Although merger and acquisition activity was flat nationally, the midstate saw a significant jump in dealmaking at the end of 2015, according to Philadelphia-based consulting firm Baker Tilly Capital LLC.
Midstate companies notched 50 deals in the fourth quarter, up 35 percent over the final quarter of 2014.
“In the grand scheme of things, these numbers bounce around from quarter to quarter, but M&A tends to be fueled by capital and confidence,” said Jason Cunningham, the firm’s managing director. “The fact that there was a meaningful increase in activity usually translates to increased confidence for business owners and a robust business climate.”
Central Pennsylvania’s fourth-quarter M&A activity was led by the industrial sector, which accounted for 40 percent of deals that closed in the fourth quarter.
The consumer, financial, information technology, health care and utilities sectors accounted for the rest of the deals.
“We saw continued strength in the market and a tremendous amount of capital available to get deals done,” Cunningham said in January. “That’s not going to change heading into 2016, barring some catastrophic macroeconomic event.”
Higher interest rates could compel some buyers to “tap the brakes a little on the M&A market,” he said then. “If we see headwinds in the financial markets, that tends to impact larger deals first.”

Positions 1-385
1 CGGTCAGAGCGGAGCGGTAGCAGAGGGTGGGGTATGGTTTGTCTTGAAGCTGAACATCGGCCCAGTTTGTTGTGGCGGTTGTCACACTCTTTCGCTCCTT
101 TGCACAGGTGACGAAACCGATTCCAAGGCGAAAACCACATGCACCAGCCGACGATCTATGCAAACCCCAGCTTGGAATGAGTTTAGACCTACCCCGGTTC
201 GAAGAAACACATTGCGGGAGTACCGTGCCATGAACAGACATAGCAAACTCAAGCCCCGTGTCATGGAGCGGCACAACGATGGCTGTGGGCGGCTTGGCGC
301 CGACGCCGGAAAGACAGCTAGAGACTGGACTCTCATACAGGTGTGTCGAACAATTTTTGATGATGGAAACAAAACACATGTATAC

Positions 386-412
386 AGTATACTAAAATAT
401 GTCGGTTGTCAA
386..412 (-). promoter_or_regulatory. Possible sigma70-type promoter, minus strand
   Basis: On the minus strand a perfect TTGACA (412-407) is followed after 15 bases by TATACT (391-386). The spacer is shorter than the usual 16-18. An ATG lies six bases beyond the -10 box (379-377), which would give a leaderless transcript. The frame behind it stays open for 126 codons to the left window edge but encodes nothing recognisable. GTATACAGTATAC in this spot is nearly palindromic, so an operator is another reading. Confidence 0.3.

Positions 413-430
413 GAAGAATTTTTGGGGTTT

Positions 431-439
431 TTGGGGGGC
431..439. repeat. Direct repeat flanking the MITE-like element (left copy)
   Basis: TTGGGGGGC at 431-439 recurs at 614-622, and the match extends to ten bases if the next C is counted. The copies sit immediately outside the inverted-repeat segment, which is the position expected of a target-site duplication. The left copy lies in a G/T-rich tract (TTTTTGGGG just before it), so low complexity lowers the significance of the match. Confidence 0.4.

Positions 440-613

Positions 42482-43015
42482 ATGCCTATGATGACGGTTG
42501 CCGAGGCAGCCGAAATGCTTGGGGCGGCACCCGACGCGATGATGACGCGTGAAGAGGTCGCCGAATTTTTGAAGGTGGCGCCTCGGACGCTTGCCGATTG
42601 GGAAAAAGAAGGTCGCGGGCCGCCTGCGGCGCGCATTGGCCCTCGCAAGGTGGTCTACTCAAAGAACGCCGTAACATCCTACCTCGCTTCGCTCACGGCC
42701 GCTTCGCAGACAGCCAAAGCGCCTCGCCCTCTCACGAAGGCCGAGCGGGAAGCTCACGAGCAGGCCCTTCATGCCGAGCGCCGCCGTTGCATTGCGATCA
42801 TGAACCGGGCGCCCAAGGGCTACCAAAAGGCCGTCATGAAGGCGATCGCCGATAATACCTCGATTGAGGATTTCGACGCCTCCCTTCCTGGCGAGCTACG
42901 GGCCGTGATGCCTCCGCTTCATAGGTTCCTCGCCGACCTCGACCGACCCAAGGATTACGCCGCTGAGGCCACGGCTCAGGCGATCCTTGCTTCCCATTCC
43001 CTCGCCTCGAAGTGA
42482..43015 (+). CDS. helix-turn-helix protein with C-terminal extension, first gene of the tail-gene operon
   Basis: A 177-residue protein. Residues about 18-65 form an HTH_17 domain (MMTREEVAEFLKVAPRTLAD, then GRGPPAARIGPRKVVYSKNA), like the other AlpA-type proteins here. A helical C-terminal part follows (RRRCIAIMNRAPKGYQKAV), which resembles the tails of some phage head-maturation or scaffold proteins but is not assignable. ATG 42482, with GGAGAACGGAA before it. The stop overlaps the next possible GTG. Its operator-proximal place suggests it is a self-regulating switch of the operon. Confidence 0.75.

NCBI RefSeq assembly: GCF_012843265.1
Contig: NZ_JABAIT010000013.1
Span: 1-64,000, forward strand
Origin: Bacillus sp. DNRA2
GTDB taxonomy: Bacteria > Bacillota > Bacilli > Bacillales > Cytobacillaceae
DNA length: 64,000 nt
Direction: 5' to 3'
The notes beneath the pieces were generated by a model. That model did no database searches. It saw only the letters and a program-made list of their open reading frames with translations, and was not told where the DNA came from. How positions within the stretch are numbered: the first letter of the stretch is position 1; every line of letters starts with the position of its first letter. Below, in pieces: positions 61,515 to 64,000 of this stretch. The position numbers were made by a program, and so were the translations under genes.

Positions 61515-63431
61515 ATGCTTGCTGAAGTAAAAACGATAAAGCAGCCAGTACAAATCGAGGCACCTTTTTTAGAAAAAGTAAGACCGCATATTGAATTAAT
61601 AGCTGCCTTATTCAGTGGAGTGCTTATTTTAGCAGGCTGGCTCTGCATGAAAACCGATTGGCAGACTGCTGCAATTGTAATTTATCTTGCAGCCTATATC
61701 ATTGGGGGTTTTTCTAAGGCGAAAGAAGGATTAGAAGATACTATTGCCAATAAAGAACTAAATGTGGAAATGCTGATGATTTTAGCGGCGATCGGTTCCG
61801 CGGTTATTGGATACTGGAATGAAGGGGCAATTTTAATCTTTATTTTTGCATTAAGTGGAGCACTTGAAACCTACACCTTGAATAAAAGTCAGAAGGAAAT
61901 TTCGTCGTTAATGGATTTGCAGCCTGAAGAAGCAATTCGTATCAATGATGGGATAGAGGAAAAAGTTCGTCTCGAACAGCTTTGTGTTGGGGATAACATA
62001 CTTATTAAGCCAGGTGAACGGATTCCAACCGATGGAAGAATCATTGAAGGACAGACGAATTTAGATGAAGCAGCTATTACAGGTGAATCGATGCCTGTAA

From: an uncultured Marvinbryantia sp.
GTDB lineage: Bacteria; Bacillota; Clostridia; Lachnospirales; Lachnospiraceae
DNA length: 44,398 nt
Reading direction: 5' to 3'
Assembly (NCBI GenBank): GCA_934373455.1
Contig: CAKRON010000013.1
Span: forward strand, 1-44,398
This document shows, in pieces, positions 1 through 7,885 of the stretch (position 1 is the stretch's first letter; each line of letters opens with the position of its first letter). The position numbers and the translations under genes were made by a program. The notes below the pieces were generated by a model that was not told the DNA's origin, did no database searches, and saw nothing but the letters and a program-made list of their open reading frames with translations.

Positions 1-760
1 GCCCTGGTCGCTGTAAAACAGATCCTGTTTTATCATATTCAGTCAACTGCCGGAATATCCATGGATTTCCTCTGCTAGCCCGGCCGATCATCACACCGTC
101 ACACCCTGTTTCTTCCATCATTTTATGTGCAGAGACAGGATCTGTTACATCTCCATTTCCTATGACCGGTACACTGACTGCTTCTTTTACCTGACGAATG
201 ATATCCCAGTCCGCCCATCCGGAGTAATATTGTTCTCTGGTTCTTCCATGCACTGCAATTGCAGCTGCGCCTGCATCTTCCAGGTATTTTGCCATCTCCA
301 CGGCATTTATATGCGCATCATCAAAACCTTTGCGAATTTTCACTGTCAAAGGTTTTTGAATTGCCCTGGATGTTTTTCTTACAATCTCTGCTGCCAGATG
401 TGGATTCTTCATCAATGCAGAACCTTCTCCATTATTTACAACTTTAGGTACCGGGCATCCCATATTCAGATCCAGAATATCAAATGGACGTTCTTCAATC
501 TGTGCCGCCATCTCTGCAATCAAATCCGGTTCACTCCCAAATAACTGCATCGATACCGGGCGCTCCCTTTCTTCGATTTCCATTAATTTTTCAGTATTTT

Deals with reported values were smaller in the fourth quarter. The aggregate deal value was $1.7 billion, down from $3 billion in the third quarter and $3.5 billion in the fourth quarter of 2014, according to Baker Tilly.
The biggest highlighted deal in the fourth quarter with a reported value was Astellas Pharma Inc.’s $300 million purchase of Derry Township-based Immunomic Therapeutics in October.
The acquisition by the Japanese pharmaceutical company was one of the biggest biotechnology deals in Central Pennsylvania history.
Astellas wanted a technology developed by Immunomic Therapeutics — also known as Immunomix — to make a vaccine for red cedar allergy, which affects about one-quarter of Japan’s population, and other human allergies.
In late December, Derry Township-based Pennsylvania American Water acquired the Fairview Township wastewater system in York County for $16.8 million.
Pennsylvania American, the largest water utility in the commonwealth and part of publicly traded American Water Works Co. Inc., also spent $3.8 million in October to acquire five municipal and privately owned water and wastewater systems in Butler, Clarion and Northumberland counties.
Baker Tilly primarily tracks the lower end of the middle market, representing deals between $5 million and $250 million. The majority of the deals the firm tracks do not have reported values.
The reports include the markets of Harrisburg, Lancaster, the Lehigh Valley, Reading and Altoona/State College.